Features & Columns
Year in Review 2012
Metro Racks Nabbed
Unsatisfied with its quest to snuff out all independent newspapers in the Bay Area via consolidation, the Bay Area News Group—parent company of the Mercury News—decided to start stealing competing news racks and throwing them in a company dumpster designated for scrap metal recycling. After several bumbling attempts to explain the theft, which were proven to be lies, BANG execs dug into their foxholes as the San Jose Police Department continues to investigate
Could Marissa Mayer's appointment as CEO of Yahoo while pregnant be one of the coolest things ever? Mayer's eloquent and photogenic presence has long been sought at valley events, and while the former Google VP was always happy to comply, observers noted that the search giant underutilized her talents. Can Mayer turn Yahoo's fortunes around as well as tend to a new baby?
Despite a mountain of evidence against Will Lynch, jurors acquitted him of beating up an elderly Los Gatos priest who allegedly molested Lynch and his brother when they were kids. An interesting twist in the case was that Rev. Jerold Lindner may have perjured himself by testifying that no abuse occurred. In the end, the District Attorney's Office decided to pass on pressing charges against Lindner as well as retrying Lynch.
Always Sunny in Sunnyvale?
LinkedIn announced a deal to lease a new campus in Sunnyvale that will house its almost 3,000 employees. Expected to move in 2014, the r–sum–/networking site has gained steam since its IPO in 2011, as investors respect the fact that is one of the few (only?) social media sites that has a genuine revenue model through subscriptions.
Less than two years after Chris Moore landed San Jose's top cop position, the chief of police decided he would follow his troops out the door and retire. Stung by layoffs, pay cuts and retirement cutbacks, morale sagged in Moore's two years on the job as the murder rate in 2012 eventually surpassed a 20-year high. Moore will leave with an annual pension payout in the $200,000 range while also receiving a sick-leave payout that might make taxpayers ill when they do the math.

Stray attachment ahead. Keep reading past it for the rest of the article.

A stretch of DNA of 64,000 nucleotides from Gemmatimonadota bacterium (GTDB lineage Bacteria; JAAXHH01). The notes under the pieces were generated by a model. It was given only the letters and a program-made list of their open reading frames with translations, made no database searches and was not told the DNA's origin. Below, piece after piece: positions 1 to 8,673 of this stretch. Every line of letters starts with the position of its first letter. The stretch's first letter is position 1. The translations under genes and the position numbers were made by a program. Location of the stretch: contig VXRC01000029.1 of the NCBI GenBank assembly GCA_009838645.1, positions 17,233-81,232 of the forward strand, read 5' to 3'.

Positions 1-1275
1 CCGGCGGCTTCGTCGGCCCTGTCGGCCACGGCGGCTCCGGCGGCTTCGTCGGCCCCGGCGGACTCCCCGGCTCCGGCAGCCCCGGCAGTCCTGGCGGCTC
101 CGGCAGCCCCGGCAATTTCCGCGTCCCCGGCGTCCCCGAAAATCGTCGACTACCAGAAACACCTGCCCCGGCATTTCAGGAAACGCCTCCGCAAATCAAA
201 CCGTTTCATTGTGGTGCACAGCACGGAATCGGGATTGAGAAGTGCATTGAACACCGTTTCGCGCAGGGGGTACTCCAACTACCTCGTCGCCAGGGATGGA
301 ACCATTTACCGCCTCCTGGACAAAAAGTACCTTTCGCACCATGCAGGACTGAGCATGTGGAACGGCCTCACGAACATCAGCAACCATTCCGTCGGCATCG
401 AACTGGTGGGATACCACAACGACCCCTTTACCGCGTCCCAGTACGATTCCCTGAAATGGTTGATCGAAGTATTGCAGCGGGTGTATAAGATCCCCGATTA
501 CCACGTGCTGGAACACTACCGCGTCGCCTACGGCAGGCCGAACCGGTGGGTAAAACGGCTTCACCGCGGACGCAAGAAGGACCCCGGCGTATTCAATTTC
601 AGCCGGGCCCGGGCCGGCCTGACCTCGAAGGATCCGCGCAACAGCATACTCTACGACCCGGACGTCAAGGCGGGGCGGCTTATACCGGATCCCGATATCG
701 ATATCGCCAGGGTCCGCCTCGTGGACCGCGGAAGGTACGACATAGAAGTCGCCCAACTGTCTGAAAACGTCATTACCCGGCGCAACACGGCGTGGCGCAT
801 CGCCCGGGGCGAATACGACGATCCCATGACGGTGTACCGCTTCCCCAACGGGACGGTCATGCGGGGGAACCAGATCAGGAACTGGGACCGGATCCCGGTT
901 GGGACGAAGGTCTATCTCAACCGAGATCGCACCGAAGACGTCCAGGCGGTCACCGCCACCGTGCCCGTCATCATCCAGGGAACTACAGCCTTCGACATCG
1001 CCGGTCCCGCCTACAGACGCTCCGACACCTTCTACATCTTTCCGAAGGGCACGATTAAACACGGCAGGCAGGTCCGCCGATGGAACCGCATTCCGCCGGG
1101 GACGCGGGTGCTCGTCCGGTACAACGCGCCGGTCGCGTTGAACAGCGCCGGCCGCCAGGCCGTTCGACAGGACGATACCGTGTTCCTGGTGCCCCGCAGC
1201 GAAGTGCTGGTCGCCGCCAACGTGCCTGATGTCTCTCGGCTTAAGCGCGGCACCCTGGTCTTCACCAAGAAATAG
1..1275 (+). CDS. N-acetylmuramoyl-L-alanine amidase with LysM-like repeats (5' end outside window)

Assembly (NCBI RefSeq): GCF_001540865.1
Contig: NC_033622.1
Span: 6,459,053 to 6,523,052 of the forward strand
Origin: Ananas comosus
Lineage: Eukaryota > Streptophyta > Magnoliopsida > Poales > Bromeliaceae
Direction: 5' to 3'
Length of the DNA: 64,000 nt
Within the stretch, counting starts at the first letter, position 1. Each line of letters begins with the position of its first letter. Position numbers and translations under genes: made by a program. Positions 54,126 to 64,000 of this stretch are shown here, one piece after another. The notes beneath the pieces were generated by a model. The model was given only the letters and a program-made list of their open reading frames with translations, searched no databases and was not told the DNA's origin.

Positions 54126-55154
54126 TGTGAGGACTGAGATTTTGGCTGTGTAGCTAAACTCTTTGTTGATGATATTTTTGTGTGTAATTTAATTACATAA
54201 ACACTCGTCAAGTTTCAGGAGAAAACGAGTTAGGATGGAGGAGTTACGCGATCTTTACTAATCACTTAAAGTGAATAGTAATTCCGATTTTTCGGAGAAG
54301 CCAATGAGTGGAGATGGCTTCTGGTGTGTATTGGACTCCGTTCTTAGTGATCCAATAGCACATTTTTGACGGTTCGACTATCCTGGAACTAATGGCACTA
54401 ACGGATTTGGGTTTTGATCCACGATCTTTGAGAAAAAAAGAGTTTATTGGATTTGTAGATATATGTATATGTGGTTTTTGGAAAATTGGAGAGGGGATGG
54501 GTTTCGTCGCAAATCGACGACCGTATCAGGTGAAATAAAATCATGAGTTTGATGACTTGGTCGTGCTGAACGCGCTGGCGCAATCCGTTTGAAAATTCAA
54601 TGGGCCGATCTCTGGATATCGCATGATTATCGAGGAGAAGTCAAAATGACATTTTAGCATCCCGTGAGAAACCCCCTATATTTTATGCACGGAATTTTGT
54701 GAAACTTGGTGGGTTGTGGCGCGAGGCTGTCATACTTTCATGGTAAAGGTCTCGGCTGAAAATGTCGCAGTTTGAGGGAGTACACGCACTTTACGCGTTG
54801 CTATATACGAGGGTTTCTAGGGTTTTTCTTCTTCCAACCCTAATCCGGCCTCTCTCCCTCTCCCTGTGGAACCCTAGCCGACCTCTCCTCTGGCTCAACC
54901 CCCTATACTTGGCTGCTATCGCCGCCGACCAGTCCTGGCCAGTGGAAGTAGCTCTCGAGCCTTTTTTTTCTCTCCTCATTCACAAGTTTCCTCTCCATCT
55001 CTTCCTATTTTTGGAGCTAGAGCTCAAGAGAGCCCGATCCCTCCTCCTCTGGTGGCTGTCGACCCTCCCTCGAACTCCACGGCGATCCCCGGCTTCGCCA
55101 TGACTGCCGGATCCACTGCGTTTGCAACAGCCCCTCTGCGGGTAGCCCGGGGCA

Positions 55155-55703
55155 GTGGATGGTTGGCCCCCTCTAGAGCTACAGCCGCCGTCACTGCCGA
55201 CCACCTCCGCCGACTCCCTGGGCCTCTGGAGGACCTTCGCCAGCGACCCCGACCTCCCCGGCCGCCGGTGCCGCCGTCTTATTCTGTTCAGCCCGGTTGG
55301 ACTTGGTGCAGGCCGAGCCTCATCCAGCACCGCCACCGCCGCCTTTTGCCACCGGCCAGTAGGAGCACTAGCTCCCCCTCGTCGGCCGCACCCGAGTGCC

Lego My Legos
Technology exec Thomas Langenbach went on what might be the nerdiest crime spree of the year, which ended when police found eight Ziploc baggies of fake barcode stickers in his car in a Cupertino parking lot. Police arrested the 47-year-old vice president of software giant SAP after he was found to be purchasing Lego sets from Target at artificially discounted prices and selling them on eBay. Over the course of the year, he flipped more than 2,000 units, and police found hundreds of unopened boxes in his $2 million San Carlos mansion. You know, because he needed the money. In August, Langenbach pleaded not guilty to the charges.
Breaking Real Bad
Eric Dean Lewis, a principal at Montague Elementary in Santa Clara, sold meth to an undercover cop on a gay-dating website, according to police. They also say that the headmaster possessed a date-rape drug and numerous hidden cameras in his San Francisco apartment, including one stuffed inside a Teddy bear and others tucked in a cigarette lighter, a coat hanger and a watch on his bathroom shelf. In September, agents arrested Lewis at a Caltrain station, where he unwittingly met an undercover agent. Parents at the school remembered Lewis as an outgoing man who encouraged them to participate, but authorities claim he also used his time there to text the undercover agent and suggest they smoke meth together.
Turn Right on Red